The Plata class action concerns the constitutional
adequacy of CDCR's inmate medical health care; the class
consists of "all prisoners in the custody of the [CDCR]
with serious medical needs." (Stip. for Inj. Relief 5,
No. 24, No. 01-cv-01351 THE (N.D.Cal.).)
three-judge panel presiding over these class actions has
issued various orders related to prison overcrowding and has
required the State of California to undertake prison
population reduction measures. Petitioner does not allege
that he is actually a member of either the Plata or
Coleman classes; rather, Petitioner argues that, as
a "non-violent second-striker, " he is
"similarly situated" to those class members covered
by the February 10, 2014 order. (Doc. 1, p. 8). That order
provided, inter alia, an extension until February 28, 2016
for the deadline imposed in an earlier order that California
reduce its prison population to 137.5% design capacity; noted
some of the measures California will take to reach that goal
by February 28, 2016; and directed California to implement
certain of those measures immediately, including steps
involving the parole process, expansion of pilot reentry
programs, and, of particular importance in this case,
increasing good time credits prospectively for
certain categories of inmates.
to Petitioner's claim, Respondent contends that the claim
is non-cognizable in these proceedings because
Petitioner's claim is premised upon a federal court
order, not, as required by federal habeas law, on an
established constitutional right or law. The Court agrees.
basic scope of habeas corpus is prescribed by statute.
Subsection (c) of Section 2241 of Title 28 of the United
States Code provides that habeas corpus shall not extend to a
prisoner unless he is "in custody in violation of the
Constitution." 28 U.S.C. § 2254(a) states that the
federal courts shall entertain a petition for writ of habeas
corpus only on the ground that the petitioner "is in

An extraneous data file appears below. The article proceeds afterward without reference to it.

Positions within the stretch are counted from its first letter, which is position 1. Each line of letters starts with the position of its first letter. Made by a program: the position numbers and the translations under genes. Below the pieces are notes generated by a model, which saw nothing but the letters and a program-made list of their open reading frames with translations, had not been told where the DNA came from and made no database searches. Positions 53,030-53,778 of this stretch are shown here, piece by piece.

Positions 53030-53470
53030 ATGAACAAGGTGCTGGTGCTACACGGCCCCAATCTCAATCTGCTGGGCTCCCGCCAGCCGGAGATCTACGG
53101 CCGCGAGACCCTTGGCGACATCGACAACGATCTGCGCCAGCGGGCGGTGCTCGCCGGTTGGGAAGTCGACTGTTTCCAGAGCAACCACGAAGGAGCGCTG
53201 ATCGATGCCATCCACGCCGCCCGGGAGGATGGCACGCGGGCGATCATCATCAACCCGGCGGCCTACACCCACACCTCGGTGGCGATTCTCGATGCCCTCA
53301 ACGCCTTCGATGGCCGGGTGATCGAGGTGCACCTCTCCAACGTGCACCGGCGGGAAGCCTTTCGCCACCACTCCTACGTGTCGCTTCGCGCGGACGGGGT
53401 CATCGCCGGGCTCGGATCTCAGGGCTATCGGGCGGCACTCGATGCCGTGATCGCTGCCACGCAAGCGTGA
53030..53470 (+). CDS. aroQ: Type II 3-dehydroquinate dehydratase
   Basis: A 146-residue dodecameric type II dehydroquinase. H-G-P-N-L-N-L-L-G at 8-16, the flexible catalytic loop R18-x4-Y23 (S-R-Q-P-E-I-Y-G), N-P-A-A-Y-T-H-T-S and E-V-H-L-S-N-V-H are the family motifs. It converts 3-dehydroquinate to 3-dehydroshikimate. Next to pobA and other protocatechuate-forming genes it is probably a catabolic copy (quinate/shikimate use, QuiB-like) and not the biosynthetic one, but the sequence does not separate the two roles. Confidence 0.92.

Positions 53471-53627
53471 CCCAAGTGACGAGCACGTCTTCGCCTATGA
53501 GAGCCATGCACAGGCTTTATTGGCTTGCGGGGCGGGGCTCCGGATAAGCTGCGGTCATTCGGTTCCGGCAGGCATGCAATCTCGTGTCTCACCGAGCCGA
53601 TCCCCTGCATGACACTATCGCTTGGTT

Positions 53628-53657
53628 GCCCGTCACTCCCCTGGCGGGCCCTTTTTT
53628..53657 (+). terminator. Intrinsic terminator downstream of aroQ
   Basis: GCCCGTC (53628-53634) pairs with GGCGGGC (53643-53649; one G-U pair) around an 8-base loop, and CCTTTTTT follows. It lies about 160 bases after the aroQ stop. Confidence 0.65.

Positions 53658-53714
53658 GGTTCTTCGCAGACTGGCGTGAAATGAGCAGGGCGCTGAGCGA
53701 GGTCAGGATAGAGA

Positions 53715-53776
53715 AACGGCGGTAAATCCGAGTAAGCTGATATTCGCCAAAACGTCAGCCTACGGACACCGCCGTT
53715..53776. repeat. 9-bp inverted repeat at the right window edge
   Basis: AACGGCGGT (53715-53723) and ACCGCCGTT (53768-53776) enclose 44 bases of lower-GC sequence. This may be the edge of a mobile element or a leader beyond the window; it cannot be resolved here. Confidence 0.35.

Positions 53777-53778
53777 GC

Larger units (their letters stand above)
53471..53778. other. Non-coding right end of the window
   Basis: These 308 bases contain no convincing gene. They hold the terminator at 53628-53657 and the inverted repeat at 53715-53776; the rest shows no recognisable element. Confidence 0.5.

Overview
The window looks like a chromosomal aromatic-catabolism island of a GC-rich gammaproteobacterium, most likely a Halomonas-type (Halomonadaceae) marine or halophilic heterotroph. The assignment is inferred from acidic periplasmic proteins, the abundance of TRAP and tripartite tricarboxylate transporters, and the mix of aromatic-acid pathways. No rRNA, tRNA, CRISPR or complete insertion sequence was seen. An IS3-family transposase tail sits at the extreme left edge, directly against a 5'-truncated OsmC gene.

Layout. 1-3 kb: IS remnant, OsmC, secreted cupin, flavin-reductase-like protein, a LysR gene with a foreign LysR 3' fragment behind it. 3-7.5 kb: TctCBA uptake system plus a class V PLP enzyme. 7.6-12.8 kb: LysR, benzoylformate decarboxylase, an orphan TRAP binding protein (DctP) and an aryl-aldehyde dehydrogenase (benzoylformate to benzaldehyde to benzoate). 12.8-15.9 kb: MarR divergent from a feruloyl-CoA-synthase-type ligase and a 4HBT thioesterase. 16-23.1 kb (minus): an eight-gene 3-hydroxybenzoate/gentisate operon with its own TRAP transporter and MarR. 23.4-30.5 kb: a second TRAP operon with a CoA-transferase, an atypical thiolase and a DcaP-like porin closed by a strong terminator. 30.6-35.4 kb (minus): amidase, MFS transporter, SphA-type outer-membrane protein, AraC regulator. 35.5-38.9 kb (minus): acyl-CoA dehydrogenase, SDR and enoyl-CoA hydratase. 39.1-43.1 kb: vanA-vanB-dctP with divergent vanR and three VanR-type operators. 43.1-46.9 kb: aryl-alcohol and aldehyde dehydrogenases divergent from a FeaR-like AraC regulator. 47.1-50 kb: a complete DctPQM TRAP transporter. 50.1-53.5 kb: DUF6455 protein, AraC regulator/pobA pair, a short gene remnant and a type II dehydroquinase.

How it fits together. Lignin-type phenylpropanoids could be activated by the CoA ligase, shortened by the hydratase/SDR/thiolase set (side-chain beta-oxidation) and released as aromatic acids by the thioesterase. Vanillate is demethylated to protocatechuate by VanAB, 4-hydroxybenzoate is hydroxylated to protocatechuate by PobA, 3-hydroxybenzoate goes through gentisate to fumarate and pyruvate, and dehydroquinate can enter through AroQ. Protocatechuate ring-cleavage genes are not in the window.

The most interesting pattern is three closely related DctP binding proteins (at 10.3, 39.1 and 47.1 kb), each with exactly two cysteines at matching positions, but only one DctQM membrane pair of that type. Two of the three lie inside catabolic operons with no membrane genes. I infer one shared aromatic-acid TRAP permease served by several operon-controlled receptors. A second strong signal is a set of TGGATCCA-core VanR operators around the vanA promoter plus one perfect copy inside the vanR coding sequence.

custody in violation of the Constitution or laws or treaties
of the United States. See also, Rule 1 to the Rules
Governing Section 2254 Cases in the United States District
Court. The U.S. Supreme Court has held that "the essence
of habeas corpus is an attack by a person in custody upon the
legality of that custody . . ." Preiser v.
Rodriguez, 411 U.S. 475, 484 (1973).
well-settled in this Court that the remedial orders issued in
Plata or Coleman do not provide a
civil rights plaintiff with an independent cause of action
under § 1983 because the orders do not have the effect
of creating or expanding a plaintiff's constitutional
rights. Coleman v. CDCR, 2011 WL 2619569, at *4
(E.D.Cal. July 1, 2011), citing Cagle v. Sutherland,
334 F.3d 980, 986-87 (9th Cir.2003) (consent decrees often go
beyond constitutional minimum requirements, and do not create
or expand rights); see also Green v. McKaskle, 788
F.2d 1116, 1123 (5th Cir.1986) (remedial decrees remedy
constitutional violations but do not create or enlarge
constitutional rights and cannot serve as a substantive basis
for damages). See, e.g., Coston v. Clark, 2014 WL
654547, at *4 (E.D. Cal. Feb. 19, 2014); Divincenzo v. Young,
2014 WL 172536, at *5 (E.D. Cal. Jan. 15, 2014);
Castaneda v. Foston, 2013 WL 4816216, at *5 (E.D.
Cal. Sept. 6, 2013); Consiglio v. California Bd. of
Parole Hearings, 2013 WL 2303242, at *1 (E.D. Cal. May
24, 2013); Johnson v. CDCR, 2010 WL 2232368, at *3
(E.D. Cal. June 3, 2010); Soto v. Bd. of Prison
Term, 2007 WL ...